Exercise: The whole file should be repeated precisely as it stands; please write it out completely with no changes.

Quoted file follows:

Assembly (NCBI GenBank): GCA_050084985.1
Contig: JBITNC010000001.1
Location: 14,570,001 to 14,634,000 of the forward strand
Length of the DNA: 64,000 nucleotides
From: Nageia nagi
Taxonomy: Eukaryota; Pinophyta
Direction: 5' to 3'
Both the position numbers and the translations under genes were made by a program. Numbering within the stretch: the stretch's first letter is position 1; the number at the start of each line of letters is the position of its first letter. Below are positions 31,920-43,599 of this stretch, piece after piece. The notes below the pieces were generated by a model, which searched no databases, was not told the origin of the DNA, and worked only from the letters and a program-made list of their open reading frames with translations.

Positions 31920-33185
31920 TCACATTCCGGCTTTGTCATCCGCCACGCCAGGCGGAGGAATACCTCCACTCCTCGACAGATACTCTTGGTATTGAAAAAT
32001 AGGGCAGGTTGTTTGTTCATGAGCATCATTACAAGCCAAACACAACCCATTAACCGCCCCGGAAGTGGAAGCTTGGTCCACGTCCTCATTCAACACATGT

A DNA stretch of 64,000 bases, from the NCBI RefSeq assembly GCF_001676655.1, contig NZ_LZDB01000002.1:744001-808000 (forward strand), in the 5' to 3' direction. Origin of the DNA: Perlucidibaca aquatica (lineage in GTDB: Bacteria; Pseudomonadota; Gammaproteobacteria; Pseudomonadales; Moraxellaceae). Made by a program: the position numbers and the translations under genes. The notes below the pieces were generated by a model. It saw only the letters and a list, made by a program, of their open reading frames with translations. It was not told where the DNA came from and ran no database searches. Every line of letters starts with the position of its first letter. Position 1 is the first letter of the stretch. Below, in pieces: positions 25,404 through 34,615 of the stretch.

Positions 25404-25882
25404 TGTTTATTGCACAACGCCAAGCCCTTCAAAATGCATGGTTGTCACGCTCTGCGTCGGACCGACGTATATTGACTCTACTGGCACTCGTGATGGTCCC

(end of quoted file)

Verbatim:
Assembly (NCBI GenBank): GCA_050084985.1
Contig: JBITNC010000001.1
Location: 14,570,001 to 14,634,000 of the forward strand
Length of the DNA: 64,000 nucleotides
From: Nageia nagi
Taxonomy: Eukaryota; Pinophyta
Direction: 5' to 3'
Both the position numbers and the translations under genes were made by a program. Numbering within the stretch: the stretch's first letter is position 1; the number at the start of each line of letters is the position of its first letter. Below are positions 31,920-43,599 of this stretch, piece after piece. The notes below the pieces were generated by a model, which searched no databases, was not told the origin of the DNA, and worked only from the letters and a program-made list of their open reading frames with translations.

Positions 31920-33185
31920 TCACATTCCGGCTTTGTCATCCGCCACGCCAGGCGGAGGAATACCTCCACTCCTCGACAGATACTCTTGGTATTGAAAAAT
32001 AGGGCAGGTTGTTTGTTCATGAGCATCATTACAAGCCAAACACAACCCATTAACCGCCCCGGAAGTGGAAGCTTGGTCCACGTCCTCATTCAACACATGT

A DNA stretch of 64,000 bases, from the NCBI RefSeq assembly GCF_001676655.1, contig NZ_LZDB01000002.1:744001-808000 (forward strand), in the 5' to 3' direction. Origin of the DNA: Perlucidibaca aquatica (lineage in GTDB: Bacteria; Pseudomonadota; Gammaproteobacteria; Pseudomonadales; Moraxellaceae). Made by a program: the position numbers and the translations under genes. The notes below the pieces were generated by a model. It saw only the letters and a list, made by a program, of their open reading frames with translations. It was not told where the DNA came from and ran no database searches. Every line of letters starts with the position of its first letter. Position 1 is the first letter of the stretch. Below, in pieces: positions 25,404 through 34,615 of the stretch.

Positions 25404-25882
25404 TGTTTATTGCACAACGCCAAGCCCTTCAAAATGCATGGTTGTCACGCTCTGCGTCGGACCGACGTATATTGACTCTACTGGCACTCGTGATGGTCCC